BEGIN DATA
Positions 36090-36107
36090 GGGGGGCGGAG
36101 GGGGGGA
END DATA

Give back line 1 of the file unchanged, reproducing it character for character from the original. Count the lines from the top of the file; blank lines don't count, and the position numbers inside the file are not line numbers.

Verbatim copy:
Positions 36090-36107